Being dissatisfied with its decision the Commissioner applied to the Tribunal to state a case upon questions which he formulated. The Tribunal by its order held that no point of law arose for the opinion of this Court and refused to state a case. The present application is made under the provisions of Section 66 of the Act to require the Tribunal to state a case.
There were two questions which the Commissioner sought to raise and in respect of which he applied to the Tribunal to state a case. They are as follows :-
'(1) Whether there were any materials on which the Tribunal could come to the finding recorded in paragraphs 3, 4 and 5 of their order, and
(2) Whether on the admitted facts and circumstances of the case the Tribunal directed themselves correctly in holding that there was in law no partnership between the assessee and his wife and Section 16(3)(a)(i) of the Income-tax Act did not apply.'
Dr. Gupta, learned counsel for the Commissioner, at the commencement of his argument, formulated two question which, if I may say so, more succinctly and correctly would set out the contention which he sought to establish in his argument, but I do not think, save for the method of expression, there was any alteration in the substance of the questions which the Tribunal was asked to state and which it refused to do.
Before I deal with other matters reference to some of the provisions of Section 6 of the Partnership Act is convenient. They are as follows :-
'In determining whether a group of persons is or is not a firm, or whether a person is or is not a partner in a firm, regard shall be had to the real relation between the parties, as shown by all relevant facts taken together.
Explanation 1. - The sharing of profits or of gross returns arising from property by persons holding a joint or common interest in that property does not of itself make such persons partners.'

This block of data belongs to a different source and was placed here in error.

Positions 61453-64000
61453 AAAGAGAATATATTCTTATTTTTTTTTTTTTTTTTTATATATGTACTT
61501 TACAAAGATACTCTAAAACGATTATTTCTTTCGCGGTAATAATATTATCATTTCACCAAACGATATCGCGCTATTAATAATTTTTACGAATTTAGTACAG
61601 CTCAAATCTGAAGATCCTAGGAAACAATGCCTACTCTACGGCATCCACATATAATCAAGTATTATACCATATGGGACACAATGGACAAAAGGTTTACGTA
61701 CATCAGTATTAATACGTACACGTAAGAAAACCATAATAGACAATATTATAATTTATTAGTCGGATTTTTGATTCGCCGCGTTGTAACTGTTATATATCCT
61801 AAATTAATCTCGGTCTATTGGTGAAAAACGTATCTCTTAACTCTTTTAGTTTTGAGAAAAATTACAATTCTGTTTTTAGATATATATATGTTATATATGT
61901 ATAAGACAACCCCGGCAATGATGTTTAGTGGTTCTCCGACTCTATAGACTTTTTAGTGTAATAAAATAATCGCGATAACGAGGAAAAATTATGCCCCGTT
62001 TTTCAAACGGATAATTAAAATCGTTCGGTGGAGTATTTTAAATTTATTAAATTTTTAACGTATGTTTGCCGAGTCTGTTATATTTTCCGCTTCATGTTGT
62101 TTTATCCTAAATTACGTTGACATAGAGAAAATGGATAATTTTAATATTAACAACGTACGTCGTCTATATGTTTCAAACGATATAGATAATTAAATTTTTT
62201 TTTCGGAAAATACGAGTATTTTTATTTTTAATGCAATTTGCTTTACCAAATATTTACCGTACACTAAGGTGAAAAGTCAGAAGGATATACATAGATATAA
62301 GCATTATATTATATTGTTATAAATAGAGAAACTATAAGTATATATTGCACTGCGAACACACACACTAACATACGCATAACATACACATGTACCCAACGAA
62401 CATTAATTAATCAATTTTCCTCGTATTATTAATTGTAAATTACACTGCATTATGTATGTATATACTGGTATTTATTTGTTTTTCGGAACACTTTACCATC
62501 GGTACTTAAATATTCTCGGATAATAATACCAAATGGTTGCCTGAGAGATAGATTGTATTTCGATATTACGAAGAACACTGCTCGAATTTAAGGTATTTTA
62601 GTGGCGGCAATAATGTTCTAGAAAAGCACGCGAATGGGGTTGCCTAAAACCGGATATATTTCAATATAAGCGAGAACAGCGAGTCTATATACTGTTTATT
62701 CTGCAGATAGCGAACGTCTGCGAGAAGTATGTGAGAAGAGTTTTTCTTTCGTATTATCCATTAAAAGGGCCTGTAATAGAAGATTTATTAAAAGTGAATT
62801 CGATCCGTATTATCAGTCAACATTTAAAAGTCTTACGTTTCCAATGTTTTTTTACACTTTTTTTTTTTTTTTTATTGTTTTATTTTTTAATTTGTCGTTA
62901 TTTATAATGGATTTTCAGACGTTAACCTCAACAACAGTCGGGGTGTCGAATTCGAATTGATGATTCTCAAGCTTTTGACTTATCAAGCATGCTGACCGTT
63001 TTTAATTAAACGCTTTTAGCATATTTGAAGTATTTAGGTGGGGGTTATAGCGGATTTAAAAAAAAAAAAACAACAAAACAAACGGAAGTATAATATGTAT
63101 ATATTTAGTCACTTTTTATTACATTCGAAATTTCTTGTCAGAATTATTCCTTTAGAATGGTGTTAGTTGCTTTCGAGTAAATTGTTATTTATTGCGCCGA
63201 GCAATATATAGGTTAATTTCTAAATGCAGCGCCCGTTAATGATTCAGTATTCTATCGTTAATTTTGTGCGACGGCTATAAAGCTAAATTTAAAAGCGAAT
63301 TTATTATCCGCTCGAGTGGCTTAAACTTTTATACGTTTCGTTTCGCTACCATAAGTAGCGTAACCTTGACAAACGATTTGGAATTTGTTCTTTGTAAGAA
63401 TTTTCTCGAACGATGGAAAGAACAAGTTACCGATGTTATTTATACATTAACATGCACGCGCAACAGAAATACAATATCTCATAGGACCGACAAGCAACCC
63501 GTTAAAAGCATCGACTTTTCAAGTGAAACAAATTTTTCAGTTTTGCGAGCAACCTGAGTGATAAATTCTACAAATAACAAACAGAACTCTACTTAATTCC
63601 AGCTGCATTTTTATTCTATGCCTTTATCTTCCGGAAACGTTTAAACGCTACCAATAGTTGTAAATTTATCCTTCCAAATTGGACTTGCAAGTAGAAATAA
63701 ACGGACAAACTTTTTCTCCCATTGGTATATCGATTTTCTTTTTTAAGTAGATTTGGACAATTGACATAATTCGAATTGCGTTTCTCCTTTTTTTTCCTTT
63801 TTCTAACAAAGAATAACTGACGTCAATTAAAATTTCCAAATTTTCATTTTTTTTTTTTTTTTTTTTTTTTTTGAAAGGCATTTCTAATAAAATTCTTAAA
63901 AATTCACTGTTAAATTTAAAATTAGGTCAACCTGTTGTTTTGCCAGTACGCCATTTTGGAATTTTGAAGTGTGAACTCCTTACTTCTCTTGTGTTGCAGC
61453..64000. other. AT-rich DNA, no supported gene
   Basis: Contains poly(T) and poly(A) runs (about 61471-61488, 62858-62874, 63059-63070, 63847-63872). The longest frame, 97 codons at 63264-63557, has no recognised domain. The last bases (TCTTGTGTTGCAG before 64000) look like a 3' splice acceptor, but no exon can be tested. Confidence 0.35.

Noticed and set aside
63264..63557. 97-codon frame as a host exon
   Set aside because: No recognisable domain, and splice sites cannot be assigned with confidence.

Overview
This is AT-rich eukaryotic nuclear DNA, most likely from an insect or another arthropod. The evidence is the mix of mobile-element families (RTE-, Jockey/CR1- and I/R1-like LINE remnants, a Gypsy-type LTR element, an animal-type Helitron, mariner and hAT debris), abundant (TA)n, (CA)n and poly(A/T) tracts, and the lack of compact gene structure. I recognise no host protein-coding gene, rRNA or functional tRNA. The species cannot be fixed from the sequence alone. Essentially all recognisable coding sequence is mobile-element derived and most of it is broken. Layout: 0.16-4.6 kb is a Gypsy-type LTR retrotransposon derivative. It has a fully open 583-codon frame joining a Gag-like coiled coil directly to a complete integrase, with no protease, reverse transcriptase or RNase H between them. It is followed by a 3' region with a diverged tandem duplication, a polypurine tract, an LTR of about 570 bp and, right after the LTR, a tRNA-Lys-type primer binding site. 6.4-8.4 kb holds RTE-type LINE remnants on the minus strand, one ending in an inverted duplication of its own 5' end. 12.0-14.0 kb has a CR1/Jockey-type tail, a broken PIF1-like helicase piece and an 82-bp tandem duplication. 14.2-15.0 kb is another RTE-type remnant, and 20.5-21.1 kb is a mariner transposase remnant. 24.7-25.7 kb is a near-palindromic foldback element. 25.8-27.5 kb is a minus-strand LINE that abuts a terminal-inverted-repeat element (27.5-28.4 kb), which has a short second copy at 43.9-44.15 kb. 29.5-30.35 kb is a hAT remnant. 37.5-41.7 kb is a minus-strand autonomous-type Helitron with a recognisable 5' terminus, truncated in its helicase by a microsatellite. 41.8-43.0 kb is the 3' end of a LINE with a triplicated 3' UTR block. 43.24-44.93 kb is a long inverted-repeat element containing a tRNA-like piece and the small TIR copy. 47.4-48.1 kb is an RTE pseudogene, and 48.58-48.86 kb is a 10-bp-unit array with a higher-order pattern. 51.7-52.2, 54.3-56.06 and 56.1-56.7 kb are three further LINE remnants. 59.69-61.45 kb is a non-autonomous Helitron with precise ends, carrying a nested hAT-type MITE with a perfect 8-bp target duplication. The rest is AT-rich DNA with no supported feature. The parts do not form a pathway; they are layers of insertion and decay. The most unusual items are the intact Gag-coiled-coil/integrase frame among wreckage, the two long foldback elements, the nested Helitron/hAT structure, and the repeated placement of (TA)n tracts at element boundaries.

I refer to the above provision because it is not, as the enactment declares, a necessary corollary that because two persons share the profits arising out of the same property these persons are in partnership together with respect to it.
I have set out the facts and circumstances which have appeared in this reference. From those facts it was open to the Tribunal to decide, aye or nay, whether the husband and the wife were partners in the Rheabari Tea Estate. The Tribunal has decided that there was no partnership. Whether that decision is correct or whether it is incorrect, to my mind, is not a matter with which we are concerned. It was open to the Tribunal to express a finding one way or the other and it has done so. Question (1) is whether there were any 'materials' which I can read only as 'evidence,' on which the Tribunal could come to its finding. In my opinion, there was evidence, and that being so, it is not for this Court to correct any error which there may be, but which I do not say there is, in the conclusion to which the Tribunal arrived. In the way in which the question appears to be framed and using the word 'evidence' instead of materials, it would seem that what was sought to be raised is whether there was any evidence on which the Tribunal could find that there was no partnership. However, that is a matter which needs no further reference.
Now as to the second question. It relates to admitted facts and circums-tances. The question suggests that upon those admitted facts the Tribunal should have come to the conclusion that there was a partnership. It is conceded that the words 'admitted facts' include statements which are alleged to be contained in a written document dated the 26th February, 1938, in which the assessee set out certain matters which he sent to the Department. What the document contains I do not know; it was not placed before the Tribunal, from which one can only infer that reference to it was not made at the hearing before that body. There is no express reference to it in the order of the Appellate Assistant Commissioner. Dr. Gupta referred us to a passage in the Appellate Assistant Commissioners order which, he says, came from that statement, but there is nothing in the order itself which in any way suggests that any part of it, whatever it contained, is cited by the Appellate Assistant Commissioner; with respect to the second question the so-called admitted facts, alleged to be containedin the assessees document, were not before the Tribunal inasmuch as the document in which those facts are alleged to be contained was never placed before them.
In my opinion this rule nisi should be discharged. The assessee is entitled to his costs assessed at 12 gold mohurs.
ORMOND, J. - I agree.
Rule nisi discharged.